The crowd then proceeded to checkpoint Valga III, where a stage had been setup for the politicians to make their speeches. An interesting fact is that, because of the way the border was drawn, along a creek leading to Pedeli river, an Estonian main road was technically on the Latvian border and thus aptly named "Raja" (border) street. The Estonian mayor commented in his speech that the the brand new supermarket standing behind us was also technically on borderland and could not have possibly been built earlier, weren't it for the Schengen treaty matter-of-factedly eliminating borders between participating EU countries. The speeches were closed by a youth group whose choreography featured six break-dancing boys, dressed as Estonian and Latvian border guards and as border posts. The choreography ended with the teenage border guards carrying away the human posts on their shoulders, just as a choir of young girls replaced them with songs in either languages.
Before catching my bus back to Tallinn, I dropped by the Valga tourist info, only to face a nervous-looking Kapo officer in plain clothes. Upon mumbling something about the tourist info and wanting to grab maps, I noticed that a press conference was taking place behind. As he finally let me pass to the tourist info side of the building, a familiar voice said to me, "Hey! Weren't you at our place last summer with Martin Ranna?" Yup, the wife of the acquaintance whose birthday party I had attended last summer is working there and greeted with me refreshments and munchies she had cooked in prevision for the presidential visit! As was my luck, she had one of the commemorative plaques that had been given to the politicians at Valga III on hand:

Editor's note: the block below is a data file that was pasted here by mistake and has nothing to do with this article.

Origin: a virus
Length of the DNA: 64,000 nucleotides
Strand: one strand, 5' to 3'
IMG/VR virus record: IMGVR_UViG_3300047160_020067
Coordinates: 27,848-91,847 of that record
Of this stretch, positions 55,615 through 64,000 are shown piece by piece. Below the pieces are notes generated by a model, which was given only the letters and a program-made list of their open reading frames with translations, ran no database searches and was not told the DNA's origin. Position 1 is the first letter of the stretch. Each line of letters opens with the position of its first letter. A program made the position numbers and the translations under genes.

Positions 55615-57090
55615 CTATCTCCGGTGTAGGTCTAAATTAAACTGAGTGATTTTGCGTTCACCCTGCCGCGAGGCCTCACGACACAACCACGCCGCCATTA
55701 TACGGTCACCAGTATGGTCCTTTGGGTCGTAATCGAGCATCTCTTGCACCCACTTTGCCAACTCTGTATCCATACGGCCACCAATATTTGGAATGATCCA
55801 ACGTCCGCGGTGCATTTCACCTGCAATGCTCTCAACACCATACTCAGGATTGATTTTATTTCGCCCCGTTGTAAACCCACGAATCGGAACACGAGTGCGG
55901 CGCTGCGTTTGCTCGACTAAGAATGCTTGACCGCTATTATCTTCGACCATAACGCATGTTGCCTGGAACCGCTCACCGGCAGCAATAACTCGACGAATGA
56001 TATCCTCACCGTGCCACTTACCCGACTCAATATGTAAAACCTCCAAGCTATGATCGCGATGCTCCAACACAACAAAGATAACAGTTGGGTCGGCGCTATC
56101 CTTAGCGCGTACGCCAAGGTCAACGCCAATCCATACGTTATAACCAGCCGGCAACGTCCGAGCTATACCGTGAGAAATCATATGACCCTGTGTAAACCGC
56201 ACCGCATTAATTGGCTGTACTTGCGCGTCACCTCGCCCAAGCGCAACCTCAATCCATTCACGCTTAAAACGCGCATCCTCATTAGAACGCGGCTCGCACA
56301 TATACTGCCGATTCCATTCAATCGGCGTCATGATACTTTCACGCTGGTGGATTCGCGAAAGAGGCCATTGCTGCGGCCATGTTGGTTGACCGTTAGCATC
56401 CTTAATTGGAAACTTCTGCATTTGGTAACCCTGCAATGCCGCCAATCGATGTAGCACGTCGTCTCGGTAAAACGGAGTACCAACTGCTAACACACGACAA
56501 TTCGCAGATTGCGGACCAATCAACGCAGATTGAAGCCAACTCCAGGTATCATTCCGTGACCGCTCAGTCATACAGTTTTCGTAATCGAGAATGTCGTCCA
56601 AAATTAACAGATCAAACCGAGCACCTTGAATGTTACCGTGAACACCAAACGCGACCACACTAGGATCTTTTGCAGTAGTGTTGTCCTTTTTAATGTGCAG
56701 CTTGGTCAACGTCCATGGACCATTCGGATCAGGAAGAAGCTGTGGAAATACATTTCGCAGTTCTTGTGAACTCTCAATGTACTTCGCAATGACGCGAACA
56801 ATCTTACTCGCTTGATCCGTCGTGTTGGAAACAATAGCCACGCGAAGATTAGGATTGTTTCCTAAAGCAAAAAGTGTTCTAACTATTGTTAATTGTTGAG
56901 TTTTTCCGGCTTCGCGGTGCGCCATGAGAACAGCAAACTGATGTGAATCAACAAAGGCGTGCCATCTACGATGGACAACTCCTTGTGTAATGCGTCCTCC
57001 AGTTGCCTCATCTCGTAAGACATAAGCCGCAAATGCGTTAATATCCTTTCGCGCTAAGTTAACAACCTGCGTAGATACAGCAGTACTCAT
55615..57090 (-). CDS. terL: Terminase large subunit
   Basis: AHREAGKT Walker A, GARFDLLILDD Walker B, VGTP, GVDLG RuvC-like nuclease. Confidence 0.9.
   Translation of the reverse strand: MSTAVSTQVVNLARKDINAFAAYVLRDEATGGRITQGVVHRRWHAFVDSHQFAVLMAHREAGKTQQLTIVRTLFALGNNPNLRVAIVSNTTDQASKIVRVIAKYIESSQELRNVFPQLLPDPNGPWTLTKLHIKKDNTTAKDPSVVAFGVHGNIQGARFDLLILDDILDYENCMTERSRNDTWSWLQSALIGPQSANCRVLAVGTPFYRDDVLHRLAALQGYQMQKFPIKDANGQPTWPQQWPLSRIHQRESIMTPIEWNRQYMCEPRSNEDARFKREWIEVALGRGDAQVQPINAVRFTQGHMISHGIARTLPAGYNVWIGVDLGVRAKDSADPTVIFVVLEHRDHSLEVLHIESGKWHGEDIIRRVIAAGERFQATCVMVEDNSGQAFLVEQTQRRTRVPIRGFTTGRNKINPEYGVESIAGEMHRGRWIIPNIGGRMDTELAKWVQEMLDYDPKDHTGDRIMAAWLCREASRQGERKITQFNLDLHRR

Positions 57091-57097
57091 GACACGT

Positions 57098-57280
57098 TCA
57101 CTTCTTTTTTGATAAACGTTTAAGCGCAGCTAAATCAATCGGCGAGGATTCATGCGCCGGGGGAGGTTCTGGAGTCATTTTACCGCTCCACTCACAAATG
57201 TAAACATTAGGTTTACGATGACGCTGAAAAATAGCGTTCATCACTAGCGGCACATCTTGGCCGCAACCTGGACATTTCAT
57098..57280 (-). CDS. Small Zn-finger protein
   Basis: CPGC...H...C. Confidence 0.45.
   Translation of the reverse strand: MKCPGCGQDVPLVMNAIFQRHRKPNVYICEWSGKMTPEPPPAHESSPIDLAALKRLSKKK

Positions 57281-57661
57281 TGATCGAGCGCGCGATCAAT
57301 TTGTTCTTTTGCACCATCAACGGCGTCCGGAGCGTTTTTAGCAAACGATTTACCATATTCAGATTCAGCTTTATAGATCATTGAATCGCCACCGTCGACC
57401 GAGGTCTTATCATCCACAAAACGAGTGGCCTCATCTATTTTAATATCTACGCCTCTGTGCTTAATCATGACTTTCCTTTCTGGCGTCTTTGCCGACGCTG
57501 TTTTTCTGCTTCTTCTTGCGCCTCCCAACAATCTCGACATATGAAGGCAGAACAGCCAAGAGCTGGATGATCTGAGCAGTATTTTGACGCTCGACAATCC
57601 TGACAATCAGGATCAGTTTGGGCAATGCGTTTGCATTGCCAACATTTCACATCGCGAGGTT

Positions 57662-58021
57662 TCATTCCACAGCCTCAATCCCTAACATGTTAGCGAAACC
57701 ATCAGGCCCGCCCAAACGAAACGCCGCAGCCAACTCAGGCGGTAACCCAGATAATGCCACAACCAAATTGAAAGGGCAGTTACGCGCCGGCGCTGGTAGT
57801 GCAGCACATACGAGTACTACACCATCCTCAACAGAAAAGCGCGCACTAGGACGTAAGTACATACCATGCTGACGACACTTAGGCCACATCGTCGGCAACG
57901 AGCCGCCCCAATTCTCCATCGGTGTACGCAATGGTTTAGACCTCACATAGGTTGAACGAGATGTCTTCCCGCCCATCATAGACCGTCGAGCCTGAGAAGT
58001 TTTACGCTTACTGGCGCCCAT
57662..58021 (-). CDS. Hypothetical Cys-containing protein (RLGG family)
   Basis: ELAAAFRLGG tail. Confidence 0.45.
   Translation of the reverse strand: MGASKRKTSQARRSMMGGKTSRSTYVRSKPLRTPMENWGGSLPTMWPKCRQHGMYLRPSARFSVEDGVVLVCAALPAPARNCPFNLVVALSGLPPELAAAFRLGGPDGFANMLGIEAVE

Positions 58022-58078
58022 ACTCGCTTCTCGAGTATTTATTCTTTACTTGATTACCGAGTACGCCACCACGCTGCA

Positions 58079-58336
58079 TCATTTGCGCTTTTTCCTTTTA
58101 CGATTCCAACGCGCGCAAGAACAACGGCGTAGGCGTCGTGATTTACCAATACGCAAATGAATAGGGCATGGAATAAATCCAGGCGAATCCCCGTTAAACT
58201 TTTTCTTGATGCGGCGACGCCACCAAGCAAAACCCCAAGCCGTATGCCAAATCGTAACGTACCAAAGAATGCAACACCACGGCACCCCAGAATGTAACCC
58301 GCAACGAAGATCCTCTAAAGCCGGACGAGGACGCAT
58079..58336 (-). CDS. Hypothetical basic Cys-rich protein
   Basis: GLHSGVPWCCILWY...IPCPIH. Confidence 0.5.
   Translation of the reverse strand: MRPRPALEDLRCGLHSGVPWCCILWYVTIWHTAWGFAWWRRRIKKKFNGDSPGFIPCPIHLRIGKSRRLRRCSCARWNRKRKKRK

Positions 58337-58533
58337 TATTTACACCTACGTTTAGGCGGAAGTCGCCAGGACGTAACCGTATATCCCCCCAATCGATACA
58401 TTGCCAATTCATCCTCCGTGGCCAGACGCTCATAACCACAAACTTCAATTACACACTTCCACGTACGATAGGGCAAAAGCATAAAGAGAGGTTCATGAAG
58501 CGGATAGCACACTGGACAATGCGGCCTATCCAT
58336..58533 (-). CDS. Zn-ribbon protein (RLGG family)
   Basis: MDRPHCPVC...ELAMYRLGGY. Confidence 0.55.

I was glad to see the town becoming one again, even though it is ethnically divided. There are already signs of people on both sides learning one another's languages and shopping on either side of town, not to mention plans of merging the municipal bus operations of the Estonian and Latvian halves of the town, so I'm sure that they'll get there in due course.
For me, Schengen brought a much more practical and quite welcome change: the end of messy border crossing stamps that were rapidly filling my almost new passport, every time I visited the head office of our company in Tallinn. While Estonian border guards mostly stamp passports in an orderly fashion, being careful to fit exactly 8 stamps in a single page and to put entry and exit stamps side-by-side, Finnish border guards apparently are incapable of doing so, instead systematically wasting pages by either stamping sloppily in a way that makes it impossible for more than 4 stamps to appear on a given page or by flipping to a brand new page, every time I had to cross the border.
In case anyone ever wondered why I'm currently representing Estonian interests abroad, despite living in Finland, this example is one of the many reasons: Finnish authorities routinely display arrogant carelessness towards the population and doubly so towards immigrants. It amounts to an accumulation of idiocy that has costly consequences on people's lives. For some, it's about being denied the public institutions' support when they need it the most and their life forever going downhill thereafter. For me, it has been about countless missed opportunities (jobs, love affairs, travel plans), plus very costly passport and residence permit renewals. Given this, I simply don't see myself ever representing Finnish interests ever again. Faith no more. Besides, the Estonians are fun and easy-going people. Siski ma mõtlen, kas ma peaksen nüüd Eestisse kolima või?